Continued use of coal relies on viable CCS

�23.5m project demonstrates pre-combustion carbon capture

Development of the next generation of CCS technologies is to receive a major boost from the Energy Technologies Institute.

The ETI is working with Costain to deliver a project that will see a carbon capture pilot plant capable of capturing up to 95 per cent of carbon dioxide emissions designed, built, operated and tested by the middle of 2015.

With the nuclear industry facing a crisis of public and investor confidence after the Fukushima nuclear accident in Japan the focus is back on fossil fuels, and particularly coal, to provide baseload power.

But the continued use of coal is dependent on developing CCS technologies that are both reliable and cost-effective.

The project will be aimed at pre-combustion carbon capture applications, involving CO2 removal by physical separation, and will be split into two parts.

Costain will undertake the first phase of the project, lasting 16 months and costing £3.5million, to provide the front end engineering design for the demonstration unit.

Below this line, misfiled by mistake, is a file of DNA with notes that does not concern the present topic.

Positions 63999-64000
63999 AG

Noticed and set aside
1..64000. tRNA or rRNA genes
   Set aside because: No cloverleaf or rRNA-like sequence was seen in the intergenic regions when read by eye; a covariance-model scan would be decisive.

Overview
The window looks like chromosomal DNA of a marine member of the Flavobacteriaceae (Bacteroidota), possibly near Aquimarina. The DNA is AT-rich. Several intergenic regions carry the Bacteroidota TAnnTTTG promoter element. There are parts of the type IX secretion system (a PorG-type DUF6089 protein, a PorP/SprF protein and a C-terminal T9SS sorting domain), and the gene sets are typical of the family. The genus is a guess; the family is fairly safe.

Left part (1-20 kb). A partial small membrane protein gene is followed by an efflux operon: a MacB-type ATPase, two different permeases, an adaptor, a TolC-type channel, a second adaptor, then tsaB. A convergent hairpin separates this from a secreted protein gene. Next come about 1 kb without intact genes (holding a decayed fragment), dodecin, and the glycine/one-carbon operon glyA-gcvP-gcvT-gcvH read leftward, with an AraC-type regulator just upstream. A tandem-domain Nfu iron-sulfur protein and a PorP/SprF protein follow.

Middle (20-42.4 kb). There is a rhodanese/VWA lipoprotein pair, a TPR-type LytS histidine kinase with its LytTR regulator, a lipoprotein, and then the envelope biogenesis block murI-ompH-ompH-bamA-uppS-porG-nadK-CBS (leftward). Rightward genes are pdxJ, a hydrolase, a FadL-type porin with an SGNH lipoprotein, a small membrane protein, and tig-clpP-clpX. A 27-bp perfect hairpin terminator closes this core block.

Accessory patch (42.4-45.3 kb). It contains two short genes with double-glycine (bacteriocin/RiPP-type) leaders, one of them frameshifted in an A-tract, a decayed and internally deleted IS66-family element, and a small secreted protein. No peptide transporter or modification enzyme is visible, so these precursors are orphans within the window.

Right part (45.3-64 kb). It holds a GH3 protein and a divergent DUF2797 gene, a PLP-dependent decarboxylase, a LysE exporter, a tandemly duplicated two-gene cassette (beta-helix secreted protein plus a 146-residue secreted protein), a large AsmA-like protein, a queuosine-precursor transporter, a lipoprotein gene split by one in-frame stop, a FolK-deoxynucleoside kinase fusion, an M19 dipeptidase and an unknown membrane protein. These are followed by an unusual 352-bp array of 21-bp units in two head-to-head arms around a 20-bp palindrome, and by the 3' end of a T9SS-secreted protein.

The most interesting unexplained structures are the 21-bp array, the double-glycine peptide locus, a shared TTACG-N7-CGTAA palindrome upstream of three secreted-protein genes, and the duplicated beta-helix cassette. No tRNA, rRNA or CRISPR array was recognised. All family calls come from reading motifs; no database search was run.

Costain will work with the University of Edinburgh and Imperial College London on this stage, to help understand and optimise performance of the technology.

The ETI expects to invest £20million in the second stage, as the pilot plant is built, demonstrated and the results analysed.

A potential site has been identified for the pilot plant, and will be reviewed and ranked against other options before it is confirmed.

“Current technologies significantly increase the costs of capturing CO2 and reduce the power output or increase fuel consumption,” said ETI chief executive Dr David Clarke.

“This project will develop technology that will reduce the costs and increase performance to allow a full scale commercially viable facility to be ready for power export by 2020.

“We expect all new-build coal- fired power stations will require CCS by 2020 and gas-fired power stations will need to be fitted with CCS by 2030.”

Energy Minister Charles Hendry welcomed the announcement, saying: “Carbon capture and storage can significantly reduce CO2 emissions from fossil fuel power stations and will play a crucial role for delivering a secure, low carbon future.

“Pilot projects like these will help develop and reduce the costs of the next generation of capture technologies and are an essential step on the road to deployment.”

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